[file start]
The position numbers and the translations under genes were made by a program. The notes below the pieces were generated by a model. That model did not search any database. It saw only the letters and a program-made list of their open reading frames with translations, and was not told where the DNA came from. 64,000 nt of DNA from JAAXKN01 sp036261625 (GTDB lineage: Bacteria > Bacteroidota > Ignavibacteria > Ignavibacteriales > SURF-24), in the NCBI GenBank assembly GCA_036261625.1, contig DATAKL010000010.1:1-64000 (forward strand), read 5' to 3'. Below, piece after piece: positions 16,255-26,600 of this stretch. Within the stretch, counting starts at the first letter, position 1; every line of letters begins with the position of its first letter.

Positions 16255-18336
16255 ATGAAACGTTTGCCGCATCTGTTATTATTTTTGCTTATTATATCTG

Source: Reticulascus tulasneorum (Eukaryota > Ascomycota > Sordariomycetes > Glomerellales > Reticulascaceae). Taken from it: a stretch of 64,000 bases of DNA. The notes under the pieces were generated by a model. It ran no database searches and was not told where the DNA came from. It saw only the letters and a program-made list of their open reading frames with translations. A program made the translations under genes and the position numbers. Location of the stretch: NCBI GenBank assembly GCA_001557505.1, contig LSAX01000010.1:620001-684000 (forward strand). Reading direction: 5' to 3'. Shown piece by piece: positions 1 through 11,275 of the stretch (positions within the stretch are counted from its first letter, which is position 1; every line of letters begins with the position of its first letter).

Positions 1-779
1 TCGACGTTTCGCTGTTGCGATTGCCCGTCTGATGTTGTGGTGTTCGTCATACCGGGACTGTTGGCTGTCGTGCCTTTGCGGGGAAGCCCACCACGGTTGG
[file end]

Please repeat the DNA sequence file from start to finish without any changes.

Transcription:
The position numbers and the translations under genes were made by a program. The notes below the pieces were generated by a model. That model did not search any database. It saw only the letters and a program-made list of their open reading frames with translations, and was not told where the DNA came from. 64,000 nt of DNA from JAAXKN01 sp036261625 (GTDB lineage: Bacteria > Bacteroidota > Ignavibacteria > Ignavibacteriales > SURF-24), in the NCBI GenBank assembly GCA_036261625.1, contig DATAKL010000010.1:1-64000 (forward strand), read 5' to 3'. Below, piece after piece: positions 16,255-26,600 of this stretch. Within the stretch, counting starts at the first letter, position 1; every line of letters begins with the position of its first letter.

Positions 16255-18336
16255 ATGAAACGTTTGCCGCATCTGTTATTATTTTTGCTTATTATATCTG

Source: Reticulascus tulasneorum (Eukaryota > Ascomycota > Sordariomycetes > Glomerellales > Reticulascaceae). Taken from it: a stretch of 64,000 bases of DNA. The notes under the pieces were generated by a model. It ran no database searches and was not told where the DNA came from. It saw only the letters and a program-made list of their open reading frames with translations. A program made the translations under genes and the position numbers. Location of the stretch: NCBI GenBank assembly GCA_001557505.1, contig LSAX01000010.1:620001-684000 (forward strand). Reading direction: 5' to 3'. Shown piece by piece: positions 1 through 11,275 of the stretch (positions within the stretch are counted from its first letter, which is position 1; every line of letters begins with the position of its first letter).

Positions 1-779
1 TCGACGTTTCGCTGTTGCGATTGCCCGTCTGATGTTGTGGTGTTCGTCATACCGGGACTGTTGGCTGTCGTGCCTTTGCGGGGAAGCCCACCACGGTTGG